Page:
# Adapting RSA Timing Attack for Square And Multiply from right-to-left vs left-to-right

I'm trying to reconstruct the fairly well-known RSA timing attack by Kocher. I'm working with simulated timing data, so I have completely noise-free "measurements". My attack is successful in guessing the exponent, as long as I use a "right-to-left" square and multiply method, i.e. an algorithm as follows (R=b^d mod m, with d having w bits):

R = 1
for i from 0 to w-1:
if getbit(d, i) == 1:
R = R * b mod m
b = b * b mod m


The attack hinges on the conditional reduction when using Montgomery modular arithmetic, which my simulation uses. For each bit, I simulate the two paths (bit is zero/one) and group my measurements by whether an additional reduction was performed. I choose the path which shows the larger difference of means between the groups. Another criteria that works well is checking which path reduces the empirical variance of all measurements when I subtract the time taken by the square+mult vs just square.

Now I'm trying to adapt the attack to a left-to-right square and multiply:

R = 1
for i from w-1 to 0:
R = R * R mod m
if getbit(d, i) == 1:
R = R * b mod m


I can't seem to find a suitable criteria to choose between the two paths when iteratively guessing the bits. When I just press on, correcting wrongly guessed bits as I go along, the attack still works on the lower bits, but is completely wrong (always guessing 1) for the higher bits in the beginning. I can't find any sources on how to adapt the attack to this kind of square and multiply algorithm.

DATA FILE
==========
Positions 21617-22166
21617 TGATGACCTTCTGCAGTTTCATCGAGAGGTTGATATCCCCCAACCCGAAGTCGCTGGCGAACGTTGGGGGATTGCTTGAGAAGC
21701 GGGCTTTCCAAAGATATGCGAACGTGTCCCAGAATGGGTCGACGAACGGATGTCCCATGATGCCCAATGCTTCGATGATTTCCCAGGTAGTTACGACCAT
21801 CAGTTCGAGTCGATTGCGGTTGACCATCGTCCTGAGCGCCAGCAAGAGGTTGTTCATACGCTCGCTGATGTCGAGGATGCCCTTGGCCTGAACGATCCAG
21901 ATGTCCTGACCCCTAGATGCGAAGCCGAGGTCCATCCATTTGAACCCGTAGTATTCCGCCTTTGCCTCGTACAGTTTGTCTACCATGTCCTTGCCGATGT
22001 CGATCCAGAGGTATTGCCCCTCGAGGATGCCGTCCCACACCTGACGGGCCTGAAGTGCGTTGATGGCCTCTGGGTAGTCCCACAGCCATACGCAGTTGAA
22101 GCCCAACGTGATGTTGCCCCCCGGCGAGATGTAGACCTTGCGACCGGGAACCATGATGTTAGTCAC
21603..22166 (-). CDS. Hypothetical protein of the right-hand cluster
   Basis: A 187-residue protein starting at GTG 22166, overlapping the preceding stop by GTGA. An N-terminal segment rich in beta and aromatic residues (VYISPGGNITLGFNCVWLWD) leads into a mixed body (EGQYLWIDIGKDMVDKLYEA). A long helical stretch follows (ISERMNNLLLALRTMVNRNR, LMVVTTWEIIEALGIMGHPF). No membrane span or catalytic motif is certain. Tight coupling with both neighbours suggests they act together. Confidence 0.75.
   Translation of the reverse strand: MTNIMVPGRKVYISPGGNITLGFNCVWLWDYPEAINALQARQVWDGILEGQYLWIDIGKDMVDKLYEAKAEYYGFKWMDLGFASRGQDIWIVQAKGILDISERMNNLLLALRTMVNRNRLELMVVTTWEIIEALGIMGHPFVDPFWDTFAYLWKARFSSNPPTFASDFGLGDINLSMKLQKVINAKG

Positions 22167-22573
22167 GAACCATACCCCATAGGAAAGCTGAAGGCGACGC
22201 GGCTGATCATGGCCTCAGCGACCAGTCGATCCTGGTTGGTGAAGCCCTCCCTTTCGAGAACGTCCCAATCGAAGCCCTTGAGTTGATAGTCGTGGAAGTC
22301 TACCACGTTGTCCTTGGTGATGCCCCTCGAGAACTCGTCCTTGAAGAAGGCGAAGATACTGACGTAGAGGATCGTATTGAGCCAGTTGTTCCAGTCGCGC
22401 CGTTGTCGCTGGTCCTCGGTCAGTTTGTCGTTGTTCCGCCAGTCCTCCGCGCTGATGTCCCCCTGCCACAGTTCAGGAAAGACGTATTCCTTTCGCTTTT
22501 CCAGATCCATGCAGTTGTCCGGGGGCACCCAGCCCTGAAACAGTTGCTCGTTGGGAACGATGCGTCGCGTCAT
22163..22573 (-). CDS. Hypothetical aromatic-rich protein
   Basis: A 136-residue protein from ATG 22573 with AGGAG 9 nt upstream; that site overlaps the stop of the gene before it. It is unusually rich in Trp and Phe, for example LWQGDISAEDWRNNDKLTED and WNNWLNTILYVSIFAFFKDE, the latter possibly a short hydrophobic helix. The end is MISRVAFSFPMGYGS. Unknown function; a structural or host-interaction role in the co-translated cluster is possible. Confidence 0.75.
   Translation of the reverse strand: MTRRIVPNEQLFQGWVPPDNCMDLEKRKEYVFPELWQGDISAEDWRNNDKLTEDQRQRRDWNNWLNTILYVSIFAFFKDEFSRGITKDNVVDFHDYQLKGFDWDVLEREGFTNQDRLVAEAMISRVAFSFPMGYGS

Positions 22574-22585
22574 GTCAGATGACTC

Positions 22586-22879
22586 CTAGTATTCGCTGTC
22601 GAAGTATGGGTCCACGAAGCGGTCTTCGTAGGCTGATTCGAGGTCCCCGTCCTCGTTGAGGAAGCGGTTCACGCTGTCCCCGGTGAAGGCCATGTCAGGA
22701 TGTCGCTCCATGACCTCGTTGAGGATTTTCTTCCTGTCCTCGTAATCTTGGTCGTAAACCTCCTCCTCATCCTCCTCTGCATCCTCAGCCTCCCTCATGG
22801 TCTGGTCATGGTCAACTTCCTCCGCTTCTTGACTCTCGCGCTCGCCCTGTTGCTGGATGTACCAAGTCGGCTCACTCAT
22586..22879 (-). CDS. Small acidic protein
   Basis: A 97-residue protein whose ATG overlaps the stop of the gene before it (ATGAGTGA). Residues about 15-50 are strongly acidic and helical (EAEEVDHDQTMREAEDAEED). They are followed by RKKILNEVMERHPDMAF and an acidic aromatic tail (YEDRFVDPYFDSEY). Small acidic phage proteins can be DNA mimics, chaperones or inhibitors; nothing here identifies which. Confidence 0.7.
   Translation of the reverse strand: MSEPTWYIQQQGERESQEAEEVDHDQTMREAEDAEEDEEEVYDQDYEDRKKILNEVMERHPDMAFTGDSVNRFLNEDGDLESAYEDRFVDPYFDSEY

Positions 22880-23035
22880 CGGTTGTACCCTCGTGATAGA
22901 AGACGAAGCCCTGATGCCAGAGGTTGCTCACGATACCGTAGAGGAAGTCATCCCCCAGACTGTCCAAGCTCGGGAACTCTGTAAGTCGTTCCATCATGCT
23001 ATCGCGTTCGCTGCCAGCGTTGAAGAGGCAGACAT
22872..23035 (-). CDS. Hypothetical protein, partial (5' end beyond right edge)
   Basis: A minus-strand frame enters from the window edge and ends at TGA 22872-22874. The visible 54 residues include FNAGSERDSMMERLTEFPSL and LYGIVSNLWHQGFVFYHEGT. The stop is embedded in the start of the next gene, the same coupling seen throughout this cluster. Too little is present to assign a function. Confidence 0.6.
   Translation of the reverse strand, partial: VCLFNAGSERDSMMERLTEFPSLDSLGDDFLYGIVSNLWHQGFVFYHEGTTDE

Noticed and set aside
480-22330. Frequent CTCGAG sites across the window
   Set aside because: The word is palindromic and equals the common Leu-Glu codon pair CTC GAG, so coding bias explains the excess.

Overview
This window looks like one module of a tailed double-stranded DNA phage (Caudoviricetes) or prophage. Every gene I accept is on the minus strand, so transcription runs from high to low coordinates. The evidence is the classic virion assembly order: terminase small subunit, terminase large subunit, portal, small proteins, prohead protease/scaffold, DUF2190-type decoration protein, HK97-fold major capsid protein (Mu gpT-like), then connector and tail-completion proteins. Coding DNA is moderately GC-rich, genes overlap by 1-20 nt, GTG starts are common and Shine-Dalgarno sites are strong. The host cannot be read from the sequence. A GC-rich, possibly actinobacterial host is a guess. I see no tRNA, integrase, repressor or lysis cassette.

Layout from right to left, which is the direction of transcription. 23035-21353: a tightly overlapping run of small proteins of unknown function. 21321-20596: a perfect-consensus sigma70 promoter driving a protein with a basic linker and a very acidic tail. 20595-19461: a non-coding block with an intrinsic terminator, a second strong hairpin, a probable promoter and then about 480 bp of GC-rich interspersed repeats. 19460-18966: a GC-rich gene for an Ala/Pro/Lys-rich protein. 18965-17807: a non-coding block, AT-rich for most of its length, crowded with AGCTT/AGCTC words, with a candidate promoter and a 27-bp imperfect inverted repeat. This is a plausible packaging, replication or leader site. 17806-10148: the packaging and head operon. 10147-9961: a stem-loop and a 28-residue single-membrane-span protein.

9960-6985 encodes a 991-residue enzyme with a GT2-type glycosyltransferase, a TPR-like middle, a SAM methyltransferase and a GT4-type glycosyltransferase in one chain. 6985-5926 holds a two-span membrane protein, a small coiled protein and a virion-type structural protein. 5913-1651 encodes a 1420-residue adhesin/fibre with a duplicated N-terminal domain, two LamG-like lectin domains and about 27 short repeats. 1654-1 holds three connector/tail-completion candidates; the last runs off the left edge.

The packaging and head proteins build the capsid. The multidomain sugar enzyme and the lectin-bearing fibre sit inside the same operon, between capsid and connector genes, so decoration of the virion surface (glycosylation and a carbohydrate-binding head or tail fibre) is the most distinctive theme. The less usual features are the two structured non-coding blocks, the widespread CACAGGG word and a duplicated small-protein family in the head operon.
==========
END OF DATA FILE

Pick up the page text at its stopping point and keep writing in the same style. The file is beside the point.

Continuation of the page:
• On how many upper bits? – kelalaka Aug 24 '20 at 7:17
• Only the lower 8-10 bits start to produce a correct result, no matter how long the exponent. – Richard Aug 24 '20 at 7:29

I was finally able to adapt the attack. The solution is to use the reduction of the squaring of the following bit as a discriminator between the two groups. That is we split into two paths, i.e. (R^2 mod m)^2 mod m and (R^2*b mod m)^2 mod m. For each path we create two groups by whether the final mod has an additional reduction. Finally we check which two groups has a higher difference of means, just like the right-to-left variant. This works very nicely, except for the last bit, which we can simply solve by checking for a difference in variance as before.